A flawed theory of marketing is that we are fighting a battle of who’s product is the best in the market. Hence, the product is the main hero of the campaign, and win or lose is dependent on the merits of the product. In 1985, what happened with Coca-Cola is the perfect example of why product quality matters less in the success of the campaign.
In 1985, Coca-cola changed the formula for the first time in 99 years. It has introduced New Coke. The company tested the product with 200,000 consumers and it was well-received. The “results” would show that the new product will be a huge success and perhaps help the company regain back the market share in the Cola industry. But that did not happen.
Instead, they received a negative reaction from the public. Consumers were not happy when they received New Coke to their house, some started hoarding up $1000 worth of old Coca Colas out of fear that the company will stop their production. People wrote songs to honor the old taste and protesters came out with signs sayings “We want the real thing” and “Our children will never know true refreshment.”
Why despite the results showing that New Coke tasted much better than Old Coke, people still preferred the Old Coke? The perception was key in influencing that decision. Perception is the way consumers see a product. No matter the quality or taste, if the perceived value of the product is greater, then consumers would prefer that over competitor products. People were attached to the previous taste, even if it wasn’t good. It meant more to them than just a bottle of coke.
Marketing is not a battle of products. It’s a battle of perceptions.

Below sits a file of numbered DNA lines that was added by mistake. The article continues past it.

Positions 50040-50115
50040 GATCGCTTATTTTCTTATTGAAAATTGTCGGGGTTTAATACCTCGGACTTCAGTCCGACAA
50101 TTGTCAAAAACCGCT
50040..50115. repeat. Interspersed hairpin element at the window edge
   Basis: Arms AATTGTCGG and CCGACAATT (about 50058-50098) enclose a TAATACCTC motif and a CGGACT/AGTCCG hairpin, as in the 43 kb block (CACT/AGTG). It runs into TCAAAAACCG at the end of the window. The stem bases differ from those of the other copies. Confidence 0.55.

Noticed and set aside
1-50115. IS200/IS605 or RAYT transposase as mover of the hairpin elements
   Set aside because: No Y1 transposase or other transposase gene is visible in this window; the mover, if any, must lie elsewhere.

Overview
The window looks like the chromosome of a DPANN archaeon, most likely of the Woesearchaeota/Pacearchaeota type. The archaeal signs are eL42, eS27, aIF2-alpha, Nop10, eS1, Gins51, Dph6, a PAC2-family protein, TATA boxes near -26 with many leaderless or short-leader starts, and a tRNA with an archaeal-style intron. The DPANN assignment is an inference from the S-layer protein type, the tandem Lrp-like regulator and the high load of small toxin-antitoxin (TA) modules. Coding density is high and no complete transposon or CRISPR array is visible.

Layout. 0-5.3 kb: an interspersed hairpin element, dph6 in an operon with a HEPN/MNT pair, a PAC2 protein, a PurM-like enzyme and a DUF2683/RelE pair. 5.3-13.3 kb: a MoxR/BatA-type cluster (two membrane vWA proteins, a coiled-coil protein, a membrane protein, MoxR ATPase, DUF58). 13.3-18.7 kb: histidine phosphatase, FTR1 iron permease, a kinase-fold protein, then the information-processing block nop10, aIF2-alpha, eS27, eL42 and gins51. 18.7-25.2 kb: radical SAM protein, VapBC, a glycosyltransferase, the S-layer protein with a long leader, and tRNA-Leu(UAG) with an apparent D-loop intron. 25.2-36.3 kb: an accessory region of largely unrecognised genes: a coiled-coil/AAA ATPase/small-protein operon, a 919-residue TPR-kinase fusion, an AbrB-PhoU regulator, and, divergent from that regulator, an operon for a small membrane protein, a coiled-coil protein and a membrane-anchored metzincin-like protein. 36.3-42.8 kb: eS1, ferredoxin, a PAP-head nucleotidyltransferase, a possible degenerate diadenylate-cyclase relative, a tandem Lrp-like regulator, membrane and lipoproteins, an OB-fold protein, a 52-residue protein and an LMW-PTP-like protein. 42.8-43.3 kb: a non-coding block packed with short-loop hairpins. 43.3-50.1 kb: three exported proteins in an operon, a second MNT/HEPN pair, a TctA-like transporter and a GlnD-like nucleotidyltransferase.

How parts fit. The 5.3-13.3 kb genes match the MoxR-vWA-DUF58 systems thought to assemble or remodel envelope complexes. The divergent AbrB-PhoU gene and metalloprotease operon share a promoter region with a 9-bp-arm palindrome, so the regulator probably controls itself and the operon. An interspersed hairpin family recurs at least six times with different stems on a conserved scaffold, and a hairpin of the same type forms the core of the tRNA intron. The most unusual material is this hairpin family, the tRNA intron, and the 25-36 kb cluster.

Each of us looks at the world through different pair of eyes. If there is a confirmed truth out there, how would we know about it? How can we measure it? Our belief about it is different from another pair of eyes. If both of us see the truth differently, is there a truth in the first place? Truth is nothing more than one expert’s perception, where the expert is someone who is believed to be an expert in the mind of somebody else.
What makes the battle difficult is more than likely, an individual’s perceptions are influenced by another person’s perceptions. Hence, they base their buying decisions on the other person’s perception of reality. This is referred to as the “everybody knows” principle.
Everybody knows Japanese cars are well built than American cars. Which car would you likely buy? In the US, everybody knows Heinz soup tastes best. In the UK however, everybody knows Campbell Soup is the best. Is it true? Does Heinz actually taste better in the US than in the UK? Do you believe it? In the end, it hardly matters. Marketing is not a battle of products. It’s a battle of perceptions.
Marketing is the management of consumer perceptions. How consumers perceive you influence your marketing campaign.